Mike Krzyzewski has always said that his goal at Duke is to win championships.
Any championship – the championship of the CBE Classic (Duke beat Kansas State for the title in November 2010) to the Preseason NIT (Duke has won five times in eight tries) to the Maui Invitational (Coach K’s Devils are five-for-five in that one) to the ACC championship to the ultimate – the NCAA championship (1991, 1992, 2001, 2010, 2016). [Note: By the way, check the end of this story for my ranking of Duke’s 10 most significant early-season tournament titles.]
I’m not sure exactly how Coach K ranks his many titles, although I’m sure that his NCAA championships (and probably his 11 regional titles) are at the top of his personal priority list. I suspect that next in line are his 13 ACC championships.
I bring this up because Duke will start its quest for an ACC regular season championship Saturday at Virginia Tech.
The emphasis is on the words “regular season”.
I know this debate stirs a lot of people up, but the FACT is that the official ACC championship is determined by the postseason tournament. The conference voted on July 1, 1961 to officially designate the tournament champion as the league’s one and only champion. Thirty years later, the ACC voted to recognize the regular season winner as the “Regular Season Champion.” But that’s still secondary to the tournament champion.
Not everybody agrees with that state of affairs.
Many fans argue that the regular season provides a better test of greatness and the 3-4-5 day (depending on seeding) single-elimination tournament. Certainly, back in the days when the ACC played a full home-and-home schedule, that argument made a lot of sense, although today’s unbalanced schedule has to some degree weakened that point of view.
No matter. There are some coaches who would rather win the regular season title than the real conference title. Back in 2005, Roy Williams had his team cut down the nets in the Smith center after edging Duke to claim the regular season crown. And in 2009, he had injured guard Ty Lawson injected with cortisone before the Duke finale (which clinched the regular season title for the Heels), then allowed his star guard to rest during the ACC Tournament (helping K win his 11th ACC championship).
No matter what he says now for public consumption, Williams has made it clear that he’d rather win the regular season title than the real title.
Coach K has not made his priorities that clear – either by word or action. Every time he’s been pressed, he says he wants to win BOTH titles. And I can’t recall a time when K coasted when he had a chance to win either the regular season or tournament titles.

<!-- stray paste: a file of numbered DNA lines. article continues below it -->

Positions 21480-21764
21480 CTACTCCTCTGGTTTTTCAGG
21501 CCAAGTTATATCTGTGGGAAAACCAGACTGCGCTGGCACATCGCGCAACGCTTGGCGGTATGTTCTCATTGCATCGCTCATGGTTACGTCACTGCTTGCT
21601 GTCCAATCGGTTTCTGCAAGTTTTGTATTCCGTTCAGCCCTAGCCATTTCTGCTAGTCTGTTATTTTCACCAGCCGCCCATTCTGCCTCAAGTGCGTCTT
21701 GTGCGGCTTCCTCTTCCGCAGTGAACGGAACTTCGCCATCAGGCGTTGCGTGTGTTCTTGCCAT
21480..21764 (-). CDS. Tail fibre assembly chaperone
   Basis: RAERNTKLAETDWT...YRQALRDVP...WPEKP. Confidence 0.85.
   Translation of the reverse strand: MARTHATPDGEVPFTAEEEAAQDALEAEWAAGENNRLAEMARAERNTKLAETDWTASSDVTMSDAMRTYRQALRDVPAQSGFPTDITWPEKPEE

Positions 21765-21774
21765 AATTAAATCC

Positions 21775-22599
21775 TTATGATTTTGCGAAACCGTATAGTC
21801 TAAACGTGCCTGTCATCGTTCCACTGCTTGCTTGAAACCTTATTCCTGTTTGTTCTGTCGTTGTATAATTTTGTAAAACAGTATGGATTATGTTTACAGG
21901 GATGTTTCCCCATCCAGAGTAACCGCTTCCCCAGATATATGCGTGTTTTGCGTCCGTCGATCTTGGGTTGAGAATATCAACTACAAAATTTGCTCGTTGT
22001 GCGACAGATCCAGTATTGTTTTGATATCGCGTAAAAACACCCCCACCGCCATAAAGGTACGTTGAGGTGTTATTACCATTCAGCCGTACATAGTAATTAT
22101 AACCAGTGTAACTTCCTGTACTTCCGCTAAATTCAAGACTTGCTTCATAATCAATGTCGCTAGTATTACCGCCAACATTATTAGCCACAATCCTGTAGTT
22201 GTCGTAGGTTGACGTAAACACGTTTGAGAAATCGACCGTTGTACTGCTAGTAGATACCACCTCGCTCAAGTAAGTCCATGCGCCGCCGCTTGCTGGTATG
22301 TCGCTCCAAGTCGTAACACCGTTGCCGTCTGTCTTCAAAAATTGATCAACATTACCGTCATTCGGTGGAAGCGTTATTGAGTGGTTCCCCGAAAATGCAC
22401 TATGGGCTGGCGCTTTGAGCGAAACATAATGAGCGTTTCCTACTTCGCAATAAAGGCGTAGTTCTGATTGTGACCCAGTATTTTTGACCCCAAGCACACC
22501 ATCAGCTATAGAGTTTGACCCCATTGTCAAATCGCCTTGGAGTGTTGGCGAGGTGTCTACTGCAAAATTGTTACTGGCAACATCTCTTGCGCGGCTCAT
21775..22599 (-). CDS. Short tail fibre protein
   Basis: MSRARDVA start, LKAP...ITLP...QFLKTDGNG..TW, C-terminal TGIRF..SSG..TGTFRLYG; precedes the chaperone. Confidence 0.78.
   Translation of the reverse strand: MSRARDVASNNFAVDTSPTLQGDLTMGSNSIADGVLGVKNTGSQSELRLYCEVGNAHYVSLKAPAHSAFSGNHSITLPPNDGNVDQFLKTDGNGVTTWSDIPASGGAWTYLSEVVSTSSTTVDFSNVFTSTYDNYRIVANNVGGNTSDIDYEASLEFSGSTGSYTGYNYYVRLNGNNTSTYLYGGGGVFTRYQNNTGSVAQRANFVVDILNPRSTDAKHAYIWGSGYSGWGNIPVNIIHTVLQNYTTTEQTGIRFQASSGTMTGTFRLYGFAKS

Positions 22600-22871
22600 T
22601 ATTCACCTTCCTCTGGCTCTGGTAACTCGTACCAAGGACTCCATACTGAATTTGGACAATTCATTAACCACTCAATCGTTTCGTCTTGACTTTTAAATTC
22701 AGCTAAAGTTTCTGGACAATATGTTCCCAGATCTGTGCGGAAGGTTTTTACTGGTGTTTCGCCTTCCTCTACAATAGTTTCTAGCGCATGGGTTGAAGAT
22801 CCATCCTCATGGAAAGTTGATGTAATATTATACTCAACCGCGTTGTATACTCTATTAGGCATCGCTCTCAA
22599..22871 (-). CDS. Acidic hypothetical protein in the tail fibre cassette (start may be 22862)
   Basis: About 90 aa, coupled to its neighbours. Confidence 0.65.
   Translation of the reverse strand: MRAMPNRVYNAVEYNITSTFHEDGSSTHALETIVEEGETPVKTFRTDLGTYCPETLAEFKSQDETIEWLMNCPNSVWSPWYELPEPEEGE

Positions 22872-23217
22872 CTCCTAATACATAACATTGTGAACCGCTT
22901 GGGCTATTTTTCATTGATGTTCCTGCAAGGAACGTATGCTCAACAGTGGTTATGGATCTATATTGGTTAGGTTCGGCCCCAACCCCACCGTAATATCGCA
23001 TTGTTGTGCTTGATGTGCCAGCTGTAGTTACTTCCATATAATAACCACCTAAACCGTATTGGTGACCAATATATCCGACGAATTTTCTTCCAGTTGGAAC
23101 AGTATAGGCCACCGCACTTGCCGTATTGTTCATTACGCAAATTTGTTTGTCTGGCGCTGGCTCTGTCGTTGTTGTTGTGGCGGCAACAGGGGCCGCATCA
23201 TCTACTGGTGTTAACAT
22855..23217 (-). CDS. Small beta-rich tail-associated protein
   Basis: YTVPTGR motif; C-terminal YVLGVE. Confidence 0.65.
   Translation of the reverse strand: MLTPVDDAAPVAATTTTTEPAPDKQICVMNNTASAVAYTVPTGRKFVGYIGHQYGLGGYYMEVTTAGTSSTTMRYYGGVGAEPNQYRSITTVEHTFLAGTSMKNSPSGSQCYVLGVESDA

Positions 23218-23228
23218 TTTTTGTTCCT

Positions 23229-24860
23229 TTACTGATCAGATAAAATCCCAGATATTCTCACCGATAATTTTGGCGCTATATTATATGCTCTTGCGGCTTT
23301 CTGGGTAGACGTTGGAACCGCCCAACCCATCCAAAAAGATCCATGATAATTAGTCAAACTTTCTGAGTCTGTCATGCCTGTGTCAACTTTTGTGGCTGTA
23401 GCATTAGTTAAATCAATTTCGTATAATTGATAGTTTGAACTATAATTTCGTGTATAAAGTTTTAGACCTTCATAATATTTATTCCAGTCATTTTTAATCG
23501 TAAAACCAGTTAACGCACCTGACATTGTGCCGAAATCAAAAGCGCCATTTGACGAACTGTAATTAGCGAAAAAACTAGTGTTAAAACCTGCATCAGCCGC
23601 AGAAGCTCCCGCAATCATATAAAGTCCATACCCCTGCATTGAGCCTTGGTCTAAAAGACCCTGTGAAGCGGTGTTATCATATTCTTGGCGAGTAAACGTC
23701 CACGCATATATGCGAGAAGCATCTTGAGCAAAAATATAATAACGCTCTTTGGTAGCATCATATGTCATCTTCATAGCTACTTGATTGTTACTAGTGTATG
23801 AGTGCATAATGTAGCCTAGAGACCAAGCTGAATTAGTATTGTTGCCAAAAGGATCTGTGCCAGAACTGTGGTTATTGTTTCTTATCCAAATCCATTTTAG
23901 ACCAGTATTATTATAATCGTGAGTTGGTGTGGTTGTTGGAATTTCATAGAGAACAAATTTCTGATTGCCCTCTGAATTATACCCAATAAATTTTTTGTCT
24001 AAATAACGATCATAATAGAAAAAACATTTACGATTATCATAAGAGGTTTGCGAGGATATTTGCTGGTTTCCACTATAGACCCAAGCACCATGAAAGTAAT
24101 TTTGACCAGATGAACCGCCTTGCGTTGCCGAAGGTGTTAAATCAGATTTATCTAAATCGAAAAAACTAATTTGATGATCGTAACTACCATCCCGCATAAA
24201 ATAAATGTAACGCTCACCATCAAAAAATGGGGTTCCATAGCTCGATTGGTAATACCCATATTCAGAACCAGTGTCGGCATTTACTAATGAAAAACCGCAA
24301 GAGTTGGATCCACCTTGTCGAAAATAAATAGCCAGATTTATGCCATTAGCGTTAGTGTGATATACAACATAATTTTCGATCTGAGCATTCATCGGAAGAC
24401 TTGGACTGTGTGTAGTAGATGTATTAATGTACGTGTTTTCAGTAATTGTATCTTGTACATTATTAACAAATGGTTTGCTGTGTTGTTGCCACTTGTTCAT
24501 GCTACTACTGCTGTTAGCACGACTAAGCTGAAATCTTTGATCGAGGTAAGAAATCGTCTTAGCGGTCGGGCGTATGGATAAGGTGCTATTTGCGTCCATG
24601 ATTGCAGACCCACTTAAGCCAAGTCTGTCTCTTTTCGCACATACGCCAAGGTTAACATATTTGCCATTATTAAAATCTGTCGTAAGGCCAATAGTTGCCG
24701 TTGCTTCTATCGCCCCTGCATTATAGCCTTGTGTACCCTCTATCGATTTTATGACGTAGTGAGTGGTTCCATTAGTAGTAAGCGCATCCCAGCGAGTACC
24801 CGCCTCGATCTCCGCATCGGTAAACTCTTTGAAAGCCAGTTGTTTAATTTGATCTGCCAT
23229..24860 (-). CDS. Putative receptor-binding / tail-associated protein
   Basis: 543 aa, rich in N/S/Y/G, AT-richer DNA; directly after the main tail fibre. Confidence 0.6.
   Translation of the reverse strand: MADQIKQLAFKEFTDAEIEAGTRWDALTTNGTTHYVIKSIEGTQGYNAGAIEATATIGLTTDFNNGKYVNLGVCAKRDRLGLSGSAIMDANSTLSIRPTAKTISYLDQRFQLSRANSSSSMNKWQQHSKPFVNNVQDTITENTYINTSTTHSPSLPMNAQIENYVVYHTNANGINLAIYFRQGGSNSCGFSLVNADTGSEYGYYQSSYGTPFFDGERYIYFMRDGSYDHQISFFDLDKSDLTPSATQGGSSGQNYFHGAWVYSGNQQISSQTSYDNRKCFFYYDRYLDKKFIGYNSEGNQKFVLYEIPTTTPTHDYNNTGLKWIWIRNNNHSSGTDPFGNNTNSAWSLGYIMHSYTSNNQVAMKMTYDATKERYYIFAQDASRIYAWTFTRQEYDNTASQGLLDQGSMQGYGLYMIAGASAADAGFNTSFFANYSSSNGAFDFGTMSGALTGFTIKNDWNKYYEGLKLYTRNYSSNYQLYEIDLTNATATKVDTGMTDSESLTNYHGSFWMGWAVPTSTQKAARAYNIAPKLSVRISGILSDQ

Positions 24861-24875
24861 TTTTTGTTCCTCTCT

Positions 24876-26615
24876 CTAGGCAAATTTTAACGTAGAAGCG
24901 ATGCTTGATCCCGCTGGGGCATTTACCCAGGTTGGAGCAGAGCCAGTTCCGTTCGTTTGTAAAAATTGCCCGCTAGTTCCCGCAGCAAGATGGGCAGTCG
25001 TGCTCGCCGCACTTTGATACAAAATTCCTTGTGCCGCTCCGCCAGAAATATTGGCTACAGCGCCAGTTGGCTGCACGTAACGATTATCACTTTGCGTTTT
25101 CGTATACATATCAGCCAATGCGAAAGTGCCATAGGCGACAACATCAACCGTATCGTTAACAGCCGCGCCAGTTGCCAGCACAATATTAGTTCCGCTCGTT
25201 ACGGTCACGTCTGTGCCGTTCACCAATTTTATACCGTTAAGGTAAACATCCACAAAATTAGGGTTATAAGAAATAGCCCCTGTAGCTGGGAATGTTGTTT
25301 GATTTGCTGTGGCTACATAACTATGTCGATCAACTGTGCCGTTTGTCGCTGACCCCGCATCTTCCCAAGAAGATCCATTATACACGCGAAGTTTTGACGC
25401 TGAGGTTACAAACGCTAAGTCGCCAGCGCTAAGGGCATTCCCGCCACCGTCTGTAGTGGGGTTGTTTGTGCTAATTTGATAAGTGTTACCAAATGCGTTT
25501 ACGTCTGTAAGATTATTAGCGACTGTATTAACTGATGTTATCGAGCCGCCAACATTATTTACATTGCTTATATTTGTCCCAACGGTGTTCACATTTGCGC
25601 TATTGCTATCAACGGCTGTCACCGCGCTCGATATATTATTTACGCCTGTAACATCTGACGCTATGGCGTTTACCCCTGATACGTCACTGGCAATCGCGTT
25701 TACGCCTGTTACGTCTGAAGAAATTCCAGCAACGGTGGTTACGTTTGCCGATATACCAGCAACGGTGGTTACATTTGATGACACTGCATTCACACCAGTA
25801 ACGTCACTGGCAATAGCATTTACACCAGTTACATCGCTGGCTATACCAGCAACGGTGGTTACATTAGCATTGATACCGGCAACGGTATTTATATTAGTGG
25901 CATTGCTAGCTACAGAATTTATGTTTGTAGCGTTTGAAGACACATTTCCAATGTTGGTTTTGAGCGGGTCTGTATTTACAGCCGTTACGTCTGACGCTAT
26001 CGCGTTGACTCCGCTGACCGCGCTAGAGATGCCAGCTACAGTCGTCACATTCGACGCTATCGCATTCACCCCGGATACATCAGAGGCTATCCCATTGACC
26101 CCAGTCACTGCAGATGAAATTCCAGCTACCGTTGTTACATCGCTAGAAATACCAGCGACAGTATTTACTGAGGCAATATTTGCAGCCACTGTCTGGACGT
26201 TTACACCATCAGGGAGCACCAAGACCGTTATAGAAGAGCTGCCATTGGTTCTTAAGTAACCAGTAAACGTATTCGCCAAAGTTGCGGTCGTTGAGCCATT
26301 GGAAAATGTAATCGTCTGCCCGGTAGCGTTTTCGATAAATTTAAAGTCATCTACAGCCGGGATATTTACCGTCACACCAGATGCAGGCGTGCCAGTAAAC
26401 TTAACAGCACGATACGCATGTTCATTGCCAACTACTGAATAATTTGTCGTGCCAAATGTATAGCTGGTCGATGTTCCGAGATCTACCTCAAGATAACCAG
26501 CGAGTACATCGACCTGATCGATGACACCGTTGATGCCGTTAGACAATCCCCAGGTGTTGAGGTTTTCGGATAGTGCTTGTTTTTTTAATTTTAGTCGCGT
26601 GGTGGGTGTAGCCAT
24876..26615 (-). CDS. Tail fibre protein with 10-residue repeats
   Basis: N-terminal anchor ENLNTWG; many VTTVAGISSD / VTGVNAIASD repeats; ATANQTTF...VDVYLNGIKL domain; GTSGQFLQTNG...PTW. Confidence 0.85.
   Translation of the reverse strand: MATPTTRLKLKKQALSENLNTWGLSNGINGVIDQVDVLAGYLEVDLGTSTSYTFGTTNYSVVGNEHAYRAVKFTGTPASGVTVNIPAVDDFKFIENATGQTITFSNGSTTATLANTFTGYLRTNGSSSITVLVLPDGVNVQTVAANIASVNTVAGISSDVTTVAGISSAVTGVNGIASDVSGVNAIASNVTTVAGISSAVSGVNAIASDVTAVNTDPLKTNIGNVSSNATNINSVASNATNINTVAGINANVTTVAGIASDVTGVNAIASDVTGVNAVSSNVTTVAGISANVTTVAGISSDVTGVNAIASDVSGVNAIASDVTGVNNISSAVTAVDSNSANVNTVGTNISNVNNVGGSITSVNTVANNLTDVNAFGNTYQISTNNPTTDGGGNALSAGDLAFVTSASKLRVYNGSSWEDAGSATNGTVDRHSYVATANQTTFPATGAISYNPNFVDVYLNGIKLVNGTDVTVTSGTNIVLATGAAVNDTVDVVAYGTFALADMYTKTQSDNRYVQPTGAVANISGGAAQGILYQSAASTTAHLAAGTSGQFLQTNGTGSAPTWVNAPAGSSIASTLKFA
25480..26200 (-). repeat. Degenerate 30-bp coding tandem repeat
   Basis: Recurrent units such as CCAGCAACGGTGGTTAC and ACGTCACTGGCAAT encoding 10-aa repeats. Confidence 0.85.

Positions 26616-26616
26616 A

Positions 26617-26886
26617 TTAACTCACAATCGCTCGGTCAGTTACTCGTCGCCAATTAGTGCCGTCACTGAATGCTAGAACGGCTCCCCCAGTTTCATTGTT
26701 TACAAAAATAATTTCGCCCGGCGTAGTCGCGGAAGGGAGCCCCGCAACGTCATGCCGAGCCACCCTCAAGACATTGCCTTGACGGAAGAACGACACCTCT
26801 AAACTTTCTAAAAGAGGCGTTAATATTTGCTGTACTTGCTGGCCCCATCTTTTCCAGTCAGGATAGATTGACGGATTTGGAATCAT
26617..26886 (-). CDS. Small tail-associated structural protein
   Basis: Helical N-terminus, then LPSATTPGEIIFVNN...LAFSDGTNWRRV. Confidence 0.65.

Is it significant that he has had more ACC Tournament success than in the regular season?
Krzyzewski’s Duke teams have won 13 ACC Championships (tying Dean Smith for the most ever). His teams have won the regular season title 10 times outright and have tied for the regular season title twice.
It’s worth noting that Duke hasn’t won an ACC title of any kind since the 2011 team beat UNC in the finals to win the ACC championship. The last regular season title was in 2010, when the Devils tied Maryland for first in the standings. The last outright regular season title was in 2006 – 11 years ago.
Duke has not done poorly in that last decade. In fact, the Devils have the best overall ACC record of any team in that span, but since 2006, Duke has finished second five times, tied for second on one other occasion and tied for third once. The 2007 team finished tied for sixth, while the 2016 team finished tied for fifth.
That’s the streak the 2017 Blue Devils will be trying to end starting tomorrow at Virginia Tech. It’s a quest for a championship – the ACC regular season title.
To my mind, it’s not as important as winning the real ACC title in March, but it’s a heck of a lot more significant than winning the Hall of Fame Tipoff title last month.
Winning the ACC – whether we’re talking about the regular season or tournament titles – is a lot tougher these days than it was when Krzyzewski entered the league.
The ACC was an eight-team conference in 1981, very deep and very talented, but still just eight teams. It’s almost twice as large today with 15 teams competing for the crown. I won’t say that all 15 ACC teams are of championship quality, but the league is still very deep and very talented.
The league has proved that in the last two seasons with the greatest two-year run any conference has ever had. The ACC has won 36 tournament games in the last two NCAA Tournaments – eight more than the old two-year record. The ACC has produced three Final Four teams, seven Elite 8 teams and 11 Sweet 16 teams in that span.
The indications are that the 2016-17 ACC will be just as strong. As conference play heats up this weekend, Ken Pomeroy rates Virginia, Duke and North Carolina as the three strongest teams in the nation. He has Louisville at No. 8. Clemson (22), Florida State (23) and Notre Dame (27) are in his top 30. Add Miami (32) and Virginia Tech (36) in his top 40. Wake Forest and Syracuse are top 50.
And N.C. State, which had to play early without center Omer Yurtseven and sophomore forward Maverick Rowan, is almost certainly underrated at No. 55. I’m not sure what to make about No. 59 Pitt, except to say that the Panthers remain a viable NCAA possibility.
That’s 13 teams – five more than Coach K had to deal with during his first decade at Duke. Only Georgia Tech and Boston College go into conference play without a realistic chance to be an NCAA team.
Oddly, Duke’s ACC schedule offers the Blue Devils a chance to get off to a fast start – if the Devils can survive Blacksburg. Home games with Georgia Tech and BC follow the ACC road opener.
Of course, after that, there’s nothing easy, except maybe a Feb. 18 visit from Wake Forest.
Still, it would be nice if Duke could head out for back-to-back road games at Florida State and Louisville with a 3-0 ACC record. For that to happen, the Devils have to knock off a very tough Virginia Tech team in a very tough place to play.
Ask the 2015 national champs about playing in Cassell Coliseum – Jahlil Okafor, Tyus Jones and company had to go over time to edge an 11-22 )2-16 ACC) Hokie team.
This is a much better Virginia Tech team in Buzz Williams’ third season in Blacksburg.
The Hokies turned the corner last season when 6-6 Chris Clark returned to the lineup after an injury. Williams’ team started the ACC 4-1, but lost seven of the next eight in the league to spiral towards an expected landing place near the bottom of the standings.
But with Clarke back in the lineup, Virginia Tech won six straight conference games to earn a spot in the NIT.
Maybe I assign too much importance to Clarke’s return, but I do that because he’s my favorite non-Duke player in the league. He doesn’t put up big numbers (although he recently recorded a triple double), but the versatile sophomore is the ultimate glue guy who can score, defend, rebound or handle the ball.